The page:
“The Immigrant contribution” and “The Quilt of a Country” are two essays that share a similar focus, however, they cover two drastically different sides of the topic. Both of them share the main idea that America is a country made up almost entirely of immigrants. Kennedy’s essay, “The immigrant Contribution”, focuses on how immigrants have affected our country, whereas Quindlen’s essay discusses how people of many different cultures coexist and work together.The essays both concentrate on immigration in America and how immigration has shaped and molded our culture. The two authors describe the many different aspects of immigration in immensely different ways.
However, the fact is that most Americans have the impression that Hispanic immigrants are perceived as a threat for not assimilating into the American mainstream, more so into the Anglo-Protestant values. Why is that? Is it for fear that the Spanish Language may overrun the country? Similarly, Neil Foley, author of, Mexicans In The Making of America, asks the same questions, why fear? In his prologue chapter, Foley makes a point by proving the fact that in the past, Mexican immigrants were not a concern but were, “ let in to provide the labor force for the rapidly expanding economy”(2). So why treat it any differently now that we are in the present? And how it is that immigrants are supposed to assimilate when most Americans believe they are
Two Sisters, Two Americas is a brilliant article by Brooke Ross that illustrates the life of a family with a mixed-status and what should be done about it. Many people agree that an illegal immigration reform is necessary however people can’t seem to agree on what needs to be done about it. The issue about the immigration reform has created many fights between democrats and Republicans and although both sides think something needs to be done they can’t agree on what to do. Although most people don’t seem to realize is that illegal immigrants are people like us who are trying to find safety and better opportunities. It is clear that illegal immigrants need some pathway to becoming a citizen.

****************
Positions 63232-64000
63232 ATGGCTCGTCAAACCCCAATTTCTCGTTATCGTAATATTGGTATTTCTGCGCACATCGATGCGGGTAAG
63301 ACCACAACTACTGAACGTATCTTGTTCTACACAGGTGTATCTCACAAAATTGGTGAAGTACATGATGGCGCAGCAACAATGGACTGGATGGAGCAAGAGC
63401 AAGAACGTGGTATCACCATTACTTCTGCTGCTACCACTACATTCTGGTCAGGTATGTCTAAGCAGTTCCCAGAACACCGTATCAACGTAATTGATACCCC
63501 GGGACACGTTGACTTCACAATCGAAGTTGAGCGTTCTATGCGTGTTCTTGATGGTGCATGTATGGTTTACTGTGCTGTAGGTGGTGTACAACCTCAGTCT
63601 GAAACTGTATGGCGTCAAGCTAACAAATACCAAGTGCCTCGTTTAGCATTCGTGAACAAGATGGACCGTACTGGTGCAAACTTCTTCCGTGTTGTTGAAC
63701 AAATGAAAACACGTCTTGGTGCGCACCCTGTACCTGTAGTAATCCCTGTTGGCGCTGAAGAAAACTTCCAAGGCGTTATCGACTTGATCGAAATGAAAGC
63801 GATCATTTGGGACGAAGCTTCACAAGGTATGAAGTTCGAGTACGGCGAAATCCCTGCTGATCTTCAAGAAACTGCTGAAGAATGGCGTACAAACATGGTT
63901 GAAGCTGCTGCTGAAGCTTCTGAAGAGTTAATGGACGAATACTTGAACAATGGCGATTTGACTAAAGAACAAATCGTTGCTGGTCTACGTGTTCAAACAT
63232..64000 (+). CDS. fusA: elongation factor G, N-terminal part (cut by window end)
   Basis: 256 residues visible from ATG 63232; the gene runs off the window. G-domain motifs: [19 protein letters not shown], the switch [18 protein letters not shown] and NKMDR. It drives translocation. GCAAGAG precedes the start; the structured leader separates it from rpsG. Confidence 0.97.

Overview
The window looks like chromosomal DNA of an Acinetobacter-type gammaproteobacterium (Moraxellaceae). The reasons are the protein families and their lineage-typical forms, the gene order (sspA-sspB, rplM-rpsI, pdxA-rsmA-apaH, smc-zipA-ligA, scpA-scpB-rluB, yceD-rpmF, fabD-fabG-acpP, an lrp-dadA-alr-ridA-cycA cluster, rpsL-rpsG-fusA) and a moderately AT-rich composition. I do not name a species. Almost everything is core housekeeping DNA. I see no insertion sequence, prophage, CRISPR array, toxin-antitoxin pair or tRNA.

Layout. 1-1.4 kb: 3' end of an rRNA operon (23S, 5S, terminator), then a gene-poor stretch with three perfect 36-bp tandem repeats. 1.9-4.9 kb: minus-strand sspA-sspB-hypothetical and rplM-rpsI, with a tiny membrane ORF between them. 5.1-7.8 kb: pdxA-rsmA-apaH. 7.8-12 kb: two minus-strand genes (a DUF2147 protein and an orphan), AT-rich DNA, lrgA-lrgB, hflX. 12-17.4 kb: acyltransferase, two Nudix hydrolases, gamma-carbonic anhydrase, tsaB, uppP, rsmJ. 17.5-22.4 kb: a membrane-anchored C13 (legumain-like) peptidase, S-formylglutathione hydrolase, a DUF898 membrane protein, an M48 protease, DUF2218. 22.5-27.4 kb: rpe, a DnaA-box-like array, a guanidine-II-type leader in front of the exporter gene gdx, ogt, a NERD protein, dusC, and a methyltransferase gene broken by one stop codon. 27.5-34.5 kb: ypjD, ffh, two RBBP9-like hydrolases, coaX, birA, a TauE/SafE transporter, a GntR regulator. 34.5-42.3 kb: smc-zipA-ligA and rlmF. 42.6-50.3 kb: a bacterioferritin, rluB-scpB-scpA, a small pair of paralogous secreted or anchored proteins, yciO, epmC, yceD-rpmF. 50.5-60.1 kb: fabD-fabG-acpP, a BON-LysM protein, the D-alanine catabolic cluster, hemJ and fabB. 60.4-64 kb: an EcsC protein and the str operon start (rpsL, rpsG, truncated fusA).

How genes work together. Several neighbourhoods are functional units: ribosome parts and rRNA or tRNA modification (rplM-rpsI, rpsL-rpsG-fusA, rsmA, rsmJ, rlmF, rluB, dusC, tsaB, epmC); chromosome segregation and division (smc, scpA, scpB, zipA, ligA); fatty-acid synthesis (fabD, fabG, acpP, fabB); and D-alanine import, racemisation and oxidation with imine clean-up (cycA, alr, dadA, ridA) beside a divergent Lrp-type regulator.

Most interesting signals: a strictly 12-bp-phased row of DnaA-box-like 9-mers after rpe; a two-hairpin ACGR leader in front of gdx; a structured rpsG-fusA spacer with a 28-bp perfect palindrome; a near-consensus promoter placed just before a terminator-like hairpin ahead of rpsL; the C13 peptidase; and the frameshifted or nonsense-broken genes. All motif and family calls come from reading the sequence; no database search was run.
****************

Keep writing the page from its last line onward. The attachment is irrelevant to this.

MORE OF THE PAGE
“Two Kinds” a short story out of Amy Tan’s book “The Joy Luck Club” is a representation of the pressures immigrant children face from their parents. In the story, we follow a young girl named Jing-Mei as she embarks down the road to becoming a Prodigy. Her mother believed that “you could be anything you wanted to be in America” (Tan). For Jing-Mei that meant her mother believed she could become instantly famous. “Of course, you can be a prodigy, too”, her mother told her (Tan). For a nine-year-old who wants nothing more than to make her mother proud this was exciting. In the beginning, we can see her excitement and desire, “in the beginning I was just as excited as my mother, maybe even more so.” (Tan). However, as we follow the story we see her excitement quickly fade to sorrow and anger. The high expectations immigrant families place on their children is still a very relevant social issue and can be witnessed throughout the United States. In this short story, we witness how a parent’s good intentions can ultimately lead to the destruction of their child’s motivation.
Immigration can be a controversial topic that many governments are feuding over today. As politicians argue, the real battle occurs as each individual immigrant determines how they will approach their new country. Immigrants must choose if they will assimilate to the new countries values, languages and traditions or maintain their home country’s customs. In the article, “Two Ways To Belong In America,” the author, Bharati Mukherjee, contrasts her and her sister Mira’s experiences along with millions of other American immigrants as they face betrayal, racism, and hardship.